Victorian Government recognises importance of social services

Posted 7 months ago by Nicole Pope

A promise of free TAFE training for Victorians over 30 'priority' courses will arm the social services industry with highly qualified and skilled workers [Source: Shutterstock]
A promise of free TAFE training for Victorians over 30 'priority' courses will arm the social services industry with highly qualified and skilled workers [Source: Shutterstock]

The Victorian Government has announced a new initiative that will improve the social service industry, by growing the number of skilled workers across the state.

A promise of free TAFE training for Victorians in 30 ‘priority courses’ including community services, disability, mental health, personal care and ageing will arm the country’s fastest growing workforce with highly skilled and qualified workers.

“Growing our state means growing opportunity for our children, through stronger schools, better job pathways and genuine employment opportunities,” Victorian Council of Social Service Chief Executive Officer, Emma King says.

Other initiatives include extra funding to build community resilience and combat social isolation, investment in engaging Aboriginal communities, a boost for clinical mental health, drug and alcohol services, support for the unemployed, a program for teenaged completing an apprenticeship or traineeship during secondary school and a push to employ more career counsellors in government schools.

The initiatives have been made possible by the 2018 Victorian Budget, which has a significant focus on education, getting young people ‘job ready’ and helping people retrain for new and emerging professions.

According to the Future Social Service Institute, Department of Employment projections show 1 in 4 new jobs across Australia to 2022 will be in the health care and social assistance sector – making up 2.5 million out of the 9.5 million overall additional workers required.

More than 1 million additional workers are needed to support the rollout of the NDIS alone, and in some regional areas the disability workforce will need to more than double to meet demand in the next few years.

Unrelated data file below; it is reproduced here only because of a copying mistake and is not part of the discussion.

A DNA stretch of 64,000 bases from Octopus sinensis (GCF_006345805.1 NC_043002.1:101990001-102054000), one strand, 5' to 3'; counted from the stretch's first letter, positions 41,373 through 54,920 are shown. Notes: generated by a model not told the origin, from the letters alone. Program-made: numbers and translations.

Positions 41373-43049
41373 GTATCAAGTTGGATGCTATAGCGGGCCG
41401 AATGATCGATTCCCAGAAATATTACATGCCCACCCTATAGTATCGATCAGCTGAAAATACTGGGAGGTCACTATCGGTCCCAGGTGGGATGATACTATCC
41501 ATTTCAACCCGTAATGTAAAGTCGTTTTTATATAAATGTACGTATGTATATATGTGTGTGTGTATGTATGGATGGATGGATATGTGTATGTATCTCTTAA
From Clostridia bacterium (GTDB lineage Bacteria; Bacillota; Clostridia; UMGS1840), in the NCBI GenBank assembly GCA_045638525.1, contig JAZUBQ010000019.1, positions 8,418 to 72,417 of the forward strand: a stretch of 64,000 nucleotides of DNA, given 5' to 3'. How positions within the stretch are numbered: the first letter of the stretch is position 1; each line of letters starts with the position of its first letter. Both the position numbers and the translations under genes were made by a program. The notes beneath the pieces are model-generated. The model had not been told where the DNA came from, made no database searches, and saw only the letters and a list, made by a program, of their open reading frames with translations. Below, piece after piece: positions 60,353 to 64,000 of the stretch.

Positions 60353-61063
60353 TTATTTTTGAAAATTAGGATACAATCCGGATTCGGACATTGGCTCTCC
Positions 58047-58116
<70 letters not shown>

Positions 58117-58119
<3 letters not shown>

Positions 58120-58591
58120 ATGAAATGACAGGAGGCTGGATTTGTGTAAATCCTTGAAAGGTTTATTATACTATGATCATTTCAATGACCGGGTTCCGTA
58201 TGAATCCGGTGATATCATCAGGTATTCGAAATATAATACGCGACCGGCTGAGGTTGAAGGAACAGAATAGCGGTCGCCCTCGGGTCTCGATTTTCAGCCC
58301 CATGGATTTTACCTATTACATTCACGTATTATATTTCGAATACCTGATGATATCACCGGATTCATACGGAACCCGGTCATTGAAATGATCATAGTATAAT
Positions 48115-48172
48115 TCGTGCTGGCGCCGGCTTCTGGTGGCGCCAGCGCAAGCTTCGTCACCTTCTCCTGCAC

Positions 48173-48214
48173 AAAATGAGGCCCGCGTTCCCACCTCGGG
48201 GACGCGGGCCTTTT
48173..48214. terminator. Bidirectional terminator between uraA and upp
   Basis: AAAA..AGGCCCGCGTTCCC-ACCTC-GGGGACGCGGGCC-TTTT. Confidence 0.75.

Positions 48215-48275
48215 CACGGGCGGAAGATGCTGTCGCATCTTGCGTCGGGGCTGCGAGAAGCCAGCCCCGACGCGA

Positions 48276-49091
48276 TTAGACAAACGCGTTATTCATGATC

Examples include Victoria’s outer Gippsland region, where NDIS modelling suggests the disability workforce will need to increase by up to 216 percent by mid-2019, an increase of more than 1,200 employees.

The free courses will act as an enrollment incentive, as students previously had to pay $1,000 upfront.

Director of the Future Social Service Institute, David Hayward says “it’s a no brainer.”

“It sends a strong cultural message about the importance of working in that sector. It’s a priority of us as its priority for the state and its economy.”

He says a huge amount of growth in the disability workforce can be attributed to the National Disability Insurance Scheme.

“Over the next five years a quarter of a million extra workers will be required in the social service industry and disability makes up about 15 percent of that.”

Since 2017, the Future Social Service Institute has been providing full tuition scholarships for Certificate III in Individual Support and Certificate IV in Disability at RMIT.

However, a fresh approach to the course through the incorporation of people who received care services or work within the social service industry saw the students explore and understand the complex issues faced by people with disability.

“The students said their lives had been changed and they now see people with disability differently and look forward to working in the industry,” Mr Hayward says.

“Over the next five years we will see a whole new set of qualifications, careers, pay and recognition of the value of people working in the industry.”

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